We spend a good amount of time on this blog discussing the new uses of the biocidal properties of copper. We look to the past civilizations that used copper to kill bacteria without knowing the mechanisms behind it - the Ancient Egyptians who used copper in wounds, the Ancient Greeks who used it in plumbing, and the seafaring explorers who used it to store drinking water. But there is actually a far, far more ancient use of copper to combat infection: Our own innate immune system.
This Thanksgiving season we are grateful for the growing body of research into the biocidal activity of copper - in any form. Over the past two years, numerous studies have emerged from all over the world demonstrating the ability of copper to not only kill bacteria in the lab, but also in patient rooms. We are thankful for this research because it serves to solidify the scientific foundation upon which our mission is built: To lead with the science and let the data speak for itself. And also because it brings us closer to the ultimate goal of zero harm.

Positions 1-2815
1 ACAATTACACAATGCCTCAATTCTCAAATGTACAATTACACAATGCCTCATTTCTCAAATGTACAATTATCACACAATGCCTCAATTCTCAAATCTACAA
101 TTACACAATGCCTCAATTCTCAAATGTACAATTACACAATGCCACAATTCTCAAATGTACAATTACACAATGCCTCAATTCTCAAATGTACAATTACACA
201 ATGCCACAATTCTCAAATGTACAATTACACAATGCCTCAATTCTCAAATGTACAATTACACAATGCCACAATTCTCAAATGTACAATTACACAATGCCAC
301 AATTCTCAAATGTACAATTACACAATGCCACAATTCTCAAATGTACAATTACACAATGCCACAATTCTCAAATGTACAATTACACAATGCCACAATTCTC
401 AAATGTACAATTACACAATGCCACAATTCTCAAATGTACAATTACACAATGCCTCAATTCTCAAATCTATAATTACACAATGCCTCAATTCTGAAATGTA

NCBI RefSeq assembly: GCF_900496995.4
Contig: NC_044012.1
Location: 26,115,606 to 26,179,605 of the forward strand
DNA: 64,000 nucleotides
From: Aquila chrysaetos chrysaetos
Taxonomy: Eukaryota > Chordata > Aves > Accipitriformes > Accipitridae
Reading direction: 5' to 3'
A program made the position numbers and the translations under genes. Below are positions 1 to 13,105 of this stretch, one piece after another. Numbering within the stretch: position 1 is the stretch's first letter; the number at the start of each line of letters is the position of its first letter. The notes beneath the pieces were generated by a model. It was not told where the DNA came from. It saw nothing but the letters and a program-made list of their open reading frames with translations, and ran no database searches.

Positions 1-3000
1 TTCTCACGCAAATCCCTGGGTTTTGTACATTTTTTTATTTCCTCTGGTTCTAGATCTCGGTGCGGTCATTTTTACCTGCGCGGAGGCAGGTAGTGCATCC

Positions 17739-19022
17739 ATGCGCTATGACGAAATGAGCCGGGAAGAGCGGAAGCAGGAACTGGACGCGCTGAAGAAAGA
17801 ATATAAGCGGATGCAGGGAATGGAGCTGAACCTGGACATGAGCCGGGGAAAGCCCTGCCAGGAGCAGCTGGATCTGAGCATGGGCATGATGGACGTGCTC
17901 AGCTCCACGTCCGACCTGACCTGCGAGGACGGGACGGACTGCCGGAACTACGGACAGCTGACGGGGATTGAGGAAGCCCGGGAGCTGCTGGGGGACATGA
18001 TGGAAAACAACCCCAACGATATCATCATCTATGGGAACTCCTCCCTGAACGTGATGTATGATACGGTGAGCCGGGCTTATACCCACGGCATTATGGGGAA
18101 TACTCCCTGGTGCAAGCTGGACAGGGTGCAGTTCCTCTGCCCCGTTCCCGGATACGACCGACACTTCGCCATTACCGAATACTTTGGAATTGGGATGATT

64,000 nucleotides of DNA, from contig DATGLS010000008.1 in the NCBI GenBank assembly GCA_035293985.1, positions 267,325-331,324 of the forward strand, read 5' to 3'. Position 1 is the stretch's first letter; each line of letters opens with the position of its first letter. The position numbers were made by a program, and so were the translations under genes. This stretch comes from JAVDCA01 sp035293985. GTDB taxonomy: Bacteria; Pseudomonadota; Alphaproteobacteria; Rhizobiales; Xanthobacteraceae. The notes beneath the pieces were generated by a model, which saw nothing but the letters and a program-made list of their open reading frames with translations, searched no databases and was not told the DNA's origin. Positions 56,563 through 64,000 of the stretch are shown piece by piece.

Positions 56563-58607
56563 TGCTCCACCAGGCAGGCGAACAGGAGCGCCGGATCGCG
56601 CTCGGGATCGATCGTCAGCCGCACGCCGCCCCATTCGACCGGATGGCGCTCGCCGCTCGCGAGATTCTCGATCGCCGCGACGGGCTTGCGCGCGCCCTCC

One of the tools available to infection preventionists, hospital epidemiologists and healthcare practitioners is the antibiogram. While not all facilities or networks will have an up-to-date version of this report, they are becoming more common. What is an antibiogram and how can it be used? In simple terms, an antibiogram is a report that shows how susceptible strains of pathogens are to a variety of antibiotics.
Anyone who reads about the recent fatal healthcare-associated infections in New Jersey shares in the nation's sorrow at the loss of children to a potentially preventable condition. No group, however, can truly understand the emerging details about these cases better than the national community of infection preventionists. These healthcare workers know what a complex and demanding job it is to keep patients safe from HAIs. But as more details emerge from both outbreaks, they serve to remind the nation that infection prevention is an essential component of any healthcare facility, requiring dedicated funding for staff and supplies.